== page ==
Spotlight Series: Appalatin


Levitt AMP concertgoers in Berea are in for a night of vibrant rhythms and dancing tonight with Kentucky’s own Appalatin! A perfect match against the rustic backdrop of the Old Artisan Village of Berea, Appalatin has been making waves in the South’s thriving folk fusion scene as well as across the United States, thanks to their unique confluence of pan-Latin genres and traditional Appalachian music––beautifully bridging the gap between these seemingly disparate styles.

Made up of members from Kentucky, Australia, Ecuador, Mexico and Guatemala, Appalatin mirrors the rich heritage of North and South American music found all across the Southern United States. Their fleecy acoustic instrumentation, incorporating pan flutes, mandolins, charangos and guiros alike, emphasizes the lively, communal feeling of their music––extended solos, call-and-response vocals and breakdowns are all part and parcel of the Appalatin experience. Such practices are tried and tested in folk music culture, be it at the foothills of the Andes, or in the rolling hills of Louisville, Ky., the band’s home base.

Equal parts dance party and folksy-freewheeling, Appalatin’s fresh take on evergreen tunes like “Guantanamera” and “Down By The Waterside” make for an irresistible musical experience. Since the release of their self-titled debut album in 2011, the band has brought their effervescent music to wider audiences, sharing the stage with similarly-minded, genre-bending artists––La Santa Cecilia, Ben Sollee, Red Baraat and more. In 2013, they even performed at the Louisville Yum! Center at a talk given by the Honorable Dalai Lama, sharing their music with a crowd of more than 10,000.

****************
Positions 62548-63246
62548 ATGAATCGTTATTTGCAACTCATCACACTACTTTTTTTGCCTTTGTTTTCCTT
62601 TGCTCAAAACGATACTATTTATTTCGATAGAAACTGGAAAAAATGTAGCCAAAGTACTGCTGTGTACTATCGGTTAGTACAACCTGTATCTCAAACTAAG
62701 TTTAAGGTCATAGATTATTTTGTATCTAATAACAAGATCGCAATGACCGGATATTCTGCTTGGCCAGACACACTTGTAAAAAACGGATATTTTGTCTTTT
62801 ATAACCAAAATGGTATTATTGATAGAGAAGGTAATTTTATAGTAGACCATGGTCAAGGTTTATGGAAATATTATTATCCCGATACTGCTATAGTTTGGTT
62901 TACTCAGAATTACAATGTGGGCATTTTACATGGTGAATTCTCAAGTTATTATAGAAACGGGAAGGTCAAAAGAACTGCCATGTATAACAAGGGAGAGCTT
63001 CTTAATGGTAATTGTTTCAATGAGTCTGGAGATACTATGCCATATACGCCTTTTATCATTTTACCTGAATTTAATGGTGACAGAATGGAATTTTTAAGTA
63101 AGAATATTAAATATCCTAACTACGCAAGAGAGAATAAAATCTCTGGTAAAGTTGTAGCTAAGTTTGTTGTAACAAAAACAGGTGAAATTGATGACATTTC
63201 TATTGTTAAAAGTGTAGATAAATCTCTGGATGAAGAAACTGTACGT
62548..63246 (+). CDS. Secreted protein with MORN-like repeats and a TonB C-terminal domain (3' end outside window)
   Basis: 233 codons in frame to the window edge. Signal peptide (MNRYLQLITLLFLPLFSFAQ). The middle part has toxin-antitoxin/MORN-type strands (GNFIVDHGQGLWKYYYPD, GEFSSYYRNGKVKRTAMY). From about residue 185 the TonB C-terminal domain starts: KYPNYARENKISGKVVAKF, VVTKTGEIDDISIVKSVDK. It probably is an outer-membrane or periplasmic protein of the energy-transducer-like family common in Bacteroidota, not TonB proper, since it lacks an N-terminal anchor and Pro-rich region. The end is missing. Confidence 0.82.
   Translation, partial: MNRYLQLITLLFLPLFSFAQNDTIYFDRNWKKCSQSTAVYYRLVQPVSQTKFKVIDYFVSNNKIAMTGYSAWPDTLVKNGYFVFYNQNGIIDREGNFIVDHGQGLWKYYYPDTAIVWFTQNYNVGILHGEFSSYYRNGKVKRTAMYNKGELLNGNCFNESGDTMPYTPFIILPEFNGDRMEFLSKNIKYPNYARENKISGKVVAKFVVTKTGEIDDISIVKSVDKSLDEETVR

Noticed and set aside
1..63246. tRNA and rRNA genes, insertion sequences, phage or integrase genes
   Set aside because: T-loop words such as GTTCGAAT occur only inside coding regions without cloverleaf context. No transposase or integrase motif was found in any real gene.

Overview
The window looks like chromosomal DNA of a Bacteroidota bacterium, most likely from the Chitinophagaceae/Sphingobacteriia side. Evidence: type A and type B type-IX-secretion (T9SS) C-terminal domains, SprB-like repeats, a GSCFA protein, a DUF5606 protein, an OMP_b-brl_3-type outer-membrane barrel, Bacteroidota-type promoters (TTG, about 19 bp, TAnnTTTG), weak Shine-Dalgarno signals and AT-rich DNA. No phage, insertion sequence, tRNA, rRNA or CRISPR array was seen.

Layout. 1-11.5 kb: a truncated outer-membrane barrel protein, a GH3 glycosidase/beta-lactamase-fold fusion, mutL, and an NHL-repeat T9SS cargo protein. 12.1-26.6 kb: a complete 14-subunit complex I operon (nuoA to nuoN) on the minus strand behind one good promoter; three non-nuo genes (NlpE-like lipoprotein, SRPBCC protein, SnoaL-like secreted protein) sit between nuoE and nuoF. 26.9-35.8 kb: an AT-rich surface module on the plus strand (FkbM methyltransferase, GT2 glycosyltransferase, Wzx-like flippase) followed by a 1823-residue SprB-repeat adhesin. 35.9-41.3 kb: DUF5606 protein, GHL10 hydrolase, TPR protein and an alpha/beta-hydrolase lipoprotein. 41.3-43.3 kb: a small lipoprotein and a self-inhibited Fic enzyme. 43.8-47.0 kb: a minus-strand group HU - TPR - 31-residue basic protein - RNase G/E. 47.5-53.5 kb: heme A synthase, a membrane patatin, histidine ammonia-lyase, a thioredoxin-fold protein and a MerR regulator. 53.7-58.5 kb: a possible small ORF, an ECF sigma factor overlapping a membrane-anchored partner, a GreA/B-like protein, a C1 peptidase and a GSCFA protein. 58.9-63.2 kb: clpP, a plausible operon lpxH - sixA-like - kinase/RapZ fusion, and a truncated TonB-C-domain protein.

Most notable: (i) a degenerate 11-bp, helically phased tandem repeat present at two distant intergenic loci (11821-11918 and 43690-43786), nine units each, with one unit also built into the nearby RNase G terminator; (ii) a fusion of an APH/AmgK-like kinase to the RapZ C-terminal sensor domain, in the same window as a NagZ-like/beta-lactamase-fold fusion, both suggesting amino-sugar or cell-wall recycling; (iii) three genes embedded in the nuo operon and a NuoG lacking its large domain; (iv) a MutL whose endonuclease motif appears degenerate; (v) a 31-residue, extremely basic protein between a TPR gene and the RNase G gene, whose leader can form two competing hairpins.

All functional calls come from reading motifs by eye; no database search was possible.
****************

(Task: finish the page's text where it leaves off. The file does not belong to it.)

Using music as a vehicle for cross-cultural understanding and social justice is paramount to Appalatin’s members. Through their unique ‘Assembly’ programming, the band offers interactive workshops at schools, festivals and other institutions, giving participants a deep-dive into Central American folk music roots, principles of songwriting, Andean instruments and more topics. Their flagship performance, ‘Cornbread and Tortillas’ features the band’s members and other artists from Kentucky, performing a narrative drama of international musicians, teaching each other the varied forms of their craft. Having brought this performance to schools and colleges around the Southern United States as well, it’s clear that Appalatin isn’t just about music––they are dedicated to bringing communities together through diverse music, in a holistic manner. Berea, close out your Levitt AMP Music Series with a bang, getting down to one of Kentucky’s most unique bands this Friday at 8:30PM!

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